Tip for getting weather over the DeLorme InReach

hmmm…. saw some good tips and then read ALL of the comments.   Really nice “Service” but if you REALLY REALLY needed weather for an extended trip you sure should have an alternate source I think…  nonetheless…latest tip from the creator…

Re: Up-to-date Weather Reports on DeLorme inReach on 11/03/2014 22:29:18 MST Print View
Wx2InReach is once more available to new users. I’ve re-engineered it to use DeLorme’s email interface instead of SMS, and the number of users is no longer capped. The only change is that forecast requests now have to be sent from your InReach to wx2inreach@gmail.com, not the old SMS number. This is still in beta test so please bear with me if you find any bugs. As before, keep an eye on http://wx2inreach.weebly.com for updates.

also interesting “tip” about trying to setup a preset message of some sort to not incur messaging costs… or at least minimize them…and make sending the weather request “easier” from the device:

Re: Re: Re: Re: Up-to-date Weather Reports on DeLorme inReach on 07/02/2014 14:25:29 MDT Print View
“I defined “wx now” to “+17204632647” ((not certain this text works any more…might need to be replaced by email above…) as one of my pre-set messages, which makes sending my request for the weather report free.”But again, that depends on the service plan that you have and how many other messages you send.–B.G.–

Article about getting weather over the DeLorme InReach

Received this information from my younger brother on 1-27-15.  Will also try and paste content below in case the link expires “someday” as too many do still…

Read this in entirety and you should understand…

I sent this to you previously. Let me know once you try the free service.

Attempt at content copy/paste from the above link:

I have seen several discussions on BPL about Spot vs. inReach vs. PLB. When comparing the Spot vs. the inReach, all these discussions focus on the 2 way abilities of the inReach that allow it to email/text back and forth with anyone on a computer, a cell phone or another inReach. The latter is rarely mentioned but really important for groups that separate in the wilderness and need to stay in contact.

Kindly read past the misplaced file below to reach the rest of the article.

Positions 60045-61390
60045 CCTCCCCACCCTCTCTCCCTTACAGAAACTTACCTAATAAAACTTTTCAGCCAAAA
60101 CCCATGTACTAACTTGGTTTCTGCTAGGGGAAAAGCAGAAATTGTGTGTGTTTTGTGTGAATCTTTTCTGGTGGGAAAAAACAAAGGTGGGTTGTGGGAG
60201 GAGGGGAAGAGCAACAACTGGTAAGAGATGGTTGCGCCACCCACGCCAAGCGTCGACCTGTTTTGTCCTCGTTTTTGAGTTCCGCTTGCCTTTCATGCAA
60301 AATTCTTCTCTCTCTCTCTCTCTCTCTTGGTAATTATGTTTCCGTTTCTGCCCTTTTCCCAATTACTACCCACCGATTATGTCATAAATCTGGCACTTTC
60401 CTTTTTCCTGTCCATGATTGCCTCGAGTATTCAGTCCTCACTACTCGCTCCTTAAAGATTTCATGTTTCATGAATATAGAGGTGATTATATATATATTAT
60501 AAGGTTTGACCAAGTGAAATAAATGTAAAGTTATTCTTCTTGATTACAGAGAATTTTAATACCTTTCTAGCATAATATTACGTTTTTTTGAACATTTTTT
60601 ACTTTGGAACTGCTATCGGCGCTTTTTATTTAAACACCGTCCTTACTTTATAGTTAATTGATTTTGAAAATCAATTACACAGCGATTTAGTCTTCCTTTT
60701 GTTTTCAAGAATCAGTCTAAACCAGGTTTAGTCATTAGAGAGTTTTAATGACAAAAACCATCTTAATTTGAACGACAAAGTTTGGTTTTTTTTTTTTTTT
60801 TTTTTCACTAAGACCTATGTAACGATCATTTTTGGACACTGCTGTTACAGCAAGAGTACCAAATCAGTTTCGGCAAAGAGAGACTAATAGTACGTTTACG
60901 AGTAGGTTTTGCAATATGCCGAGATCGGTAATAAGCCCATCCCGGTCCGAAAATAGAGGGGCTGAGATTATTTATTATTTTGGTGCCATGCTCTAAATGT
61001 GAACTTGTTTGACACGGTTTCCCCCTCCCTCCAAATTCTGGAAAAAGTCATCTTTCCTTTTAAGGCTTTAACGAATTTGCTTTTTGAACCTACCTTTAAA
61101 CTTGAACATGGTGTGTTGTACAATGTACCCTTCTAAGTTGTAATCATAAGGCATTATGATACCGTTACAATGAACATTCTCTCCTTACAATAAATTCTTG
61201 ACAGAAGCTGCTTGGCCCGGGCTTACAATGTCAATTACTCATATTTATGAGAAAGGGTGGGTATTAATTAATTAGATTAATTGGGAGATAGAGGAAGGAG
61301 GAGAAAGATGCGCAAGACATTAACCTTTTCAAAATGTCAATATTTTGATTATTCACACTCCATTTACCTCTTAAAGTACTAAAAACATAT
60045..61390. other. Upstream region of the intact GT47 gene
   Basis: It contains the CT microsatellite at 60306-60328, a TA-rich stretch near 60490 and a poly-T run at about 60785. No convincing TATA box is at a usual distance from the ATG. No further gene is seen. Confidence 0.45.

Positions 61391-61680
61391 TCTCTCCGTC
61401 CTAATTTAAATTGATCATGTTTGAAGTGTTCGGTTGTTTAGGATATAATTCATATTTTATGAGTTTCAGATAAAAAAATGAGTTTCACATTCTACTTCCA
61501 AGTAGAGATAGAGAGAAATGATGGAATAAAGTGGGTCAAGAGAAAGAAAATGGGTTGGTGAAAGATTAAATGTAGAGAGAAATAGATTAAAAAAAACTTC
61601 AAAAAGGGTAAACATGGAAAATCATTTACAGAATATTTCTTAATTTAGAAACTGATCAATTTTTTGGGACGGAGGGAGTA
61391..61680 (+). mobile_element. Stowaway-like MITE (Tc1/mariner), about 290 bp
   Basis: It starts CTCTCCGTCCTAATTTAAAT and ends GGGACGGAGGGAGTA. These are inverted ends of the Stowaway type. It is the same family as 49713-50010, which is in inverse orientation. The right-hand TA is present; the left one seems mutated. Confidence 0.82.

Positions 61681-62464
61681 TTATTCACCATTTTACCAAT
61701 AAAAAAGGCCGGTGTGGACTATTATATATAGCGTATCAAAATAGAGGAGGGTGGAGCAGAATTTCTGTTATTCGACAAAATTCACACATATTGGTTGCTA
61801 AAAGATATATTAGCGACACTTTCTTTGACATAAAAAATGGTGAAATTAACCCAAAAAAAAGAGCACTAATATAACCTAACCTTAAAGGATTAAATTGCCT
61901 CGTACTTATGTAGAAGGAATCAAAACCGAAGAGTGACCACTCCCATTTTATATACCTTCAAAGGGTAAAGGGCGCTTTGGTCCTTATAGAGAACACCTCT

One topic, I have never seen in those discussions, is the inReach’s ability to request and receive up-to-date local weather reports.

I assume most of us, who are in the US, have used the National Weather Service to get local weather reports like the following. You provide a coordinate – in this case for a random location in Alaska and you receive a detailed 7 day forecast.

NWS 7 Day Forecast for location in Alaska

With the inReach you can send a message to receive that weather information. There are two services I’m aware of – one is free and the other one charges a monthly fee of $6 (24 hour forecast), $7 (48 hour forecast), $8 (72 hour forecast).

Here is what it looks like if I send a request to the free service that provides me with the National Weather Forecast for the location I provide (or my current location if I don’t provide coordinates).

NWS Forecast on inReach

So I receive the basic information that you saw above in the 9 little graphics – for each 12 hour period (day/night) you get a description like (RnShw – Rain Showers), the chance of it to happen in %, and the temperature (high for the day, low for the night).

If I would like to get the additional information like wind speed and cloud cover that is described above in the “Detailed Forecast” I can use a paid service that sends me the following information.

SpotCast Weather on inReach

This is a little harder to read, but provides more information and is more granular (6 hour periods).
Each weather report delivered contains four forecasts over a 24-hour period for your location. Each forecast provides a time stamp (converted to your local time zone) and forecasts of the following six weather factors:

• air temperature (F or C)
• total inches (or mm) of precipitation during each 6 hour period
• % cloud cover
• surface pressure in mb
• wind speed in knots
• wind direction (true)

For most of my trips the free service is totally sufficient – and I like that I can “look ahead” by providing my planned location for tomorrow or the day after to see what the weather will most likely be there at the time of my arrival.

For trips in remote areas that take several weeks, I like the added confidence of the commercial service, since the free service is provided by an individual as an experimental service that I use at my own risk and it could at any time be closed.

Here are links to more information about those weather services

Free Service by Martin le Roux

SpotCast Weather by OCENS

To me these services are extremely valuable during my trips and are an important factor in the decision Spot vs. inReach.

Have fun out there and stay safe!


Edited by Orienteering on 07/02/2014 16:45:35 MDT.